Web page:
5. SafetyWing, based in the US but available worldwide, specialises in travel and medical insurance for full-time travellers. You can buy and renew your policy while already travelling, and – unusually – you can visit your home country without your trip being considered ‘finished’. All forms of cycle touring and bikepacking are covered in a non-professional or non-competitive capacity. Due to US sanctions, they can’t insure you in Iran, Cuba or North Korea. I was quoted a reasonable USD$119 for 3 months in Europe and USD$881 for 12 months worldwide. Visit safetywing.com*.

6. The BMC (British Mountaineering Council), who I used for some of my first trips, offer cycle touring cover for up to 12 months at a time. You’ll need the ‘Trek’ policy for cycle touring to be covered as an activity, and while you get plenty of mountain activities and BMC membership benefits thrown in, the cover isn’t cheap. 3 months in Europe came back at £228, and 12 months worldwide came to £2,372. Visit thebmc.com.

Don’t Forget These Key Things About Buying Cycle Touring Insurance

Remember that these companies are operating in a highly competitive and lucrative field, and that negotiation over what’s covered and for how much is perfectly possible over the phone. That’s my top tip to make sure you get what you need at a decent price.

It’s also worth mentioning that, in the event of a medical emergency abroad, the claims agent’s job is to minimise the cost to the insurer. If you’re not incapacitated, the best strategy to achieve this is often to deliver your immediately to your home country in economy class on a scheduled airline, at which point your insurance cover is terminated as you’ve ‘gone home’ and it’s up to the local health service to look after you.

This is something to take into consideration when deciding to buy travel insurance. If medical care is cheaper than the insurance premium – as it may be in vast areas of the world – it’s no wonder that some riders choose to travel long-term without insurance and simply accept that in travel, as in life, bad things happen sometimes. Then they pack an emergency credit card in case they suddenly need to fly home.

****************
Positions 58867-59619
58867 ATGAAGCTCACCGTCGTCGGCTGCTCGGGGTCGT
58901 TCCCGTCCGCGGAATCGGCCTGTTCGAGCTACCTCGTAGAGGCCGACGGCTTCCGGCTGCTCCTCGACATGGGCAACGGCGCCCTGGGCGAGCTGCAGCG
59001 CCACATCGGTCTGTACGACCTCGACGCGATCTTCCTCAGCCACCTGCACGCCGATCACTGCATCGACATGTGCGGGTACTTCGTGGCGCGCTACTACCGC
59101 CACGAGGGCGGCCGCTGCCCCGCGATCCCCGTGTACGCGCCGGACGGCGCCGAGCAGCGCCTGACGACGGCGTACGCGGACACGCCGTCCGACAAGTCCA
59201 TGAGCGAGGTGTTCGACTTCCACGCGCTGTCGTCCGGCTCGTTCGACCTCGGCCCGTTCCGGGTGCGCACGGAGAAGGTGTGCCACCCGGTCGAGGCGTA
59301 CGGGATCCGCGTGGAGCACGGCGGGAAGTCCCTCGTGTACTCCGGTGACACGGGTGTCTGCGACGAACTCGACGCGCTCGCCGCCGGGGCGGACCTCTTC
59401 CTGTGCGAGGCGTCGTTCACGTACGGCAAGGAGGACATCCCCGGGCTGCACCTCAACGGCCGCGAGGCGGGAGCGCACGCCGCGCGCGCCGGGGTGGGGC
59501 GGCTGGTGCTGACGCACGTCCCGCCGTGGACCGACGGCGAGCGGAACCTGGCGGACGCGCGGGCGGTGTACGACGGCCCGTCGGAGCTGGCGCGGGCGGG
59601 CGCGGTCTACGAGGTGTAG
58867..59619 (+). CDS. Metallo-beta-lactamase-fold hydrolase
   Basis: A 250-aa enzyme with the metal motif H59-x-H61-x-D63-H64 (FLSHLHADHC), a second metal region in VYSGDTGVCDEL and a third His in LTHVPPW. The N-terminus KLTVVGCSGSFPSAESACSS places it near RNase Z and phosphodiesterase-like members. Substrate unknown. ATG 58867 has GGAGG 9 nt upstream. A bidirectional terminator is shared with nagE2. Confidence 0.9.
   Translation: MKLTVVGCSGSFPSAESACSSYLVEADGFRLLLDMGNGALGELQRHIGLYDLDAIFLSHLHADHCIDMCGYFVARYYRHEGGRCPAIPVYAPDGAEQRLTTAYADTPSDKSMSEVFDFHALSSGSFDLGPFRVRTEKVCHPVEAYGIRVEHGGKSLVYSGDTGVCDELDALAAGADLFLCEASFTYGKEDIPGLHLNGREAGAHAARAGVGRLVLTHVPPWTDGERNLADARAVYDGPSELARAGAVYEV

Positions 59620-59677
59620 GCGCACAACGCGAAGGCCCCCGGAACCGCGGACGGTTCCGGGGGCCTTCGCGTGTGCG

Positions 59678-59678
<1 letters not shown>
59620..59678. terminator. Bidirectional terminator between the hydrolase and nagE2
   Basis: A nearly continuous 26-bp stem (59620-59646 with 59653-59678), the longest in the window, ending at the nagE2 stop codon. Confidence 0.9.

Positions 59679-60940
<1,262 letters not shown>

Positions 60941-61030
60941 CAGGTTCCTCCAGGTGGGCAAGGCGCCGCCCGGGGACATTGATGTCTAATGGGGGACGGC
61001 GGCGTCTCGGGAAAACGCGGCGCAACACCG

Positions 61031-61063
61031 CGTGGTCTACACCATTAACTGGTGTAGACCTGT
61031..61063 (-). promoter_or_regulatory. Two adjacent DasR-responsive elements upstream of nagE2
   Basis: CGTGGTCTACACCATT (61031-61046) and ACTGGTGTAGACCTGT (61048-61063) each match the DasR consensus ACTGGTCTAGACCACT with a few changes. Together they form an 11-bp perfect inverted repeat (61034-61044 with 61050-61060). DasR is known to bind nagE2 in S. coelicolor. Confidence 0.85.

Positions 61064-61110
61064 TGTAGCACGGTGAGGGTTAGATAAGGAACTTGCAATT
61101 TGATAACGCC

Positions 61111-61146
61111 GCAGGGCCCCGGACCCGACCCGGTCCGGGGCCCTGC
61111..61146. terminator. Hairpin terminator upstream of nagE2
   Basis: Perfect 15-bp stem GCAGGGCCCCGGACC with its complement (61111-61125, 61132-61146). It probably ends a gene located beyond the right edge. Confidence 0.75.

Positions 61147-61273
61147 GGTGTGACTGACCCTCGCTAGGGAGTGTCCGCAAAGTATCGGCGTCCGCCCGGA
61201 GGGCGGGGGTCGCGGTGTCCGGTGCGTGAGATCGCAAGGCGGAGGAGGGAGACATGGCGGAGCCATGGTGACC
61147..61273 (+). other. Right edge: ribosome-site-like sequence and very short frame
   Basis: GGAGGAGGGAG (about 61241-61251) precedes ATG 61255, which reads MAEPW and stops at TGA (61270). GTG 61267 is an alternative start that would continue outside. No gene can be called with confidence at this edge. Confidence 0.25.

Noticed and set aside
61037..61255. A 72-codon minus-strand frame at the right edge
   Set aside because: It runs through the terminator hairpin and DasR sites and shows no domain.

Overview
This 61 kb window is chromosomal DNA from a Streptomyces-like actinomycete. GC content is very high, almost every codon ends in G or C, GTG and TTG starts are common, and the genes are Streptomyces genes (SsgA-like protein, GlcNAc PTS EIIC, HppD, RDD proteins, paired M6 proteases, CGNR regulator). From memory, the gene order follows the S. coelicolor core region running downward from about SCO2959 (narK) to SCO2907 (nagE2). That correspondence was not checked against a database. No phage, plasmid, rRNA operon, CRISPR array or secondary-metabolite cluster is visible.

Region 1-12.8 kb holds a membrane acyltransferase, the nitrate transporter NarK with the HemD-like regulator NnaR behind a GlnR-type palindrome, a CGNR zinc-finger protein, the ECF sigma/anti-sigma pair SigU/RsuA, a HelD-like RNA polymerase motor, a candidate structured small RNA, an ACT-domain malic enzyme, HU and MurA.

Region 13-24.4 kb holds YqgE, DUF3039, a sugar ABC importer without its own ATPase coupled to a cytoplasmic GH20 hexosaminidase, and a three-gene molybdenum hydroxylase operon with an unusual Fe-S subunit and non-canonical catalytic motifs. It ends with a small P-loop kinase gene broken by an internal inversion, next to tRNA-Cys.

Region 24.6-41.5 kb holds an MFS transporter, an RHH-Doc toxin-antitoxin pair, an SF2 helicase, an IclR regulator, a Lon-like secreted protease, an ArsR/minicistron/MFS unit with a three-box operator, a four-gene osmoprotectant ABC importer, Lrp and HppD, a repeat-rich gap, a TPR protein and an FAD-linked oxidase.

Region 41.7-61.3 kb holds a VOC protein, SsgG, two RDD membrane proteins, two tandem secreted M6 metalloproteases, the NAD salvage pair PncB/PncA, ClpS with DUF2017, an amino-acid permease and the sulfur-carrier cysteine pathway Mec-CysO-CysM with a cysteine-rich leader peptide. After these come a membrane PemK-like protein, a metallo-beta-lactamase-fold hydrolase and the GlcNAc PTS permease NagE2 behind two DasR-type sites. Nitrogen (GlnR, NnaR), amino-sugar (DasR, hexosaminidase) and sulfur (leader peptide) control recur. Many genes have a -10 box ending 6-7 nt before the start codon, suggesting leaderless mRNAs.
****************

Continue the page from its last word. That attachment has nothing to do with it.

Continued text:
Finally, whether or not you insure your trip, it’s common sense to ensure your safety in the first place by cultivating a healthy attitude to travel, which will have a much greater effect on whether or not you still have your body and belongings intact at the end of your trip.

And that, I think, is a topic for a future article.

Categories
Country Guides

Tom’s Guide To Cycle Touring In… The Netherlands

As a student at the University of Exeter I once joined an annual fundraising event known as the Amsterdam Hitch. Travelling in pairs or groups, participants would have 24 hours to hitchhike from southwest England to the Dutch capital, spend a couple of nights ‘recovering’, then take a prearranged bus ride home.

This, one of my first overseas adventures, did not gave me a particularly broad or revealing insight into modern Dutch culture.

For one thing, I and my hitching partner Natalia only got as far as a truck-stop on the outskirts of Ghent, Belgium, before giving up and jumping on the train.

But mainly it was because I wasn’t travelling by bicycle.

Cycle route signposting in the Netherlands

Because the Netherlands only really makes sense when you’re on two wheels. During the later decades of the twentieth century, this former imperial maritime power literally rebuilt itself around cycling. Entire city blocks were bulldozed to make way for new cycling infrastructure. There’s a fascinating short film on Youtube of how this all came to pass. (If you don’t have time to watch it, it can be summarised as the outcome of prioritising quality of life over economic efficiency.)

Today, there exist in the Netherlands more kilometres of cycleway than motorised carriageway, more bicycles than cars, and in many towns and cities a higher proportion of journeys by bike than any other means. Where a bike path crosses a road, the cyclist always – always – has the right of way. Many Dutch only consider driving (or other motorised transport) if cycling is impractical, which is rarely.

You hear about this a lot – it’s what the Netherlands is famous for – but it doesn’t hit home until you’ve been there. And it was four years after the Amsterdam Hitch that this unemployed graduate with dreams of cycling around the world discovered that the Dutch experience went much further than almost being hit by a tram while staggering along a canal in search of a hostel whose name he couldn’t remember.

I had cycled across England to Harwich and taken the overnight ferry to the Hook of Holland, rolling off the boat and onto the LF1 Dutch long-distance cycle route (also part of the EuroVelo 12 North Sea Cycle Route), riding through dunes and beaches and seaside towns on traffic-free paths – a luxurious change from sharing English country lanes with impatient van drivers.

I remember wondering when the cycle paths would run out, as they inevitably always did, and the tedium of road riding would begin.

Ninety kilometres later I arrived in Amsterdam. And I hadn’t left a cycle path.

Amsterdam wasn’t the obvious routing. My two friends and I were ultimately heading for Spain, where we planned to ride the Camino de Santiago before looping east and reaching Istanbul before winter.

There were, however, two good reasons for us going there.

The first was that I’d hitchhiked to Amsterdam four years ago and dimly remembered it being fun.

The second was that Mark had ordered a new saddlebag from the UK to be delivered poste restante, and we had to go and pick it up.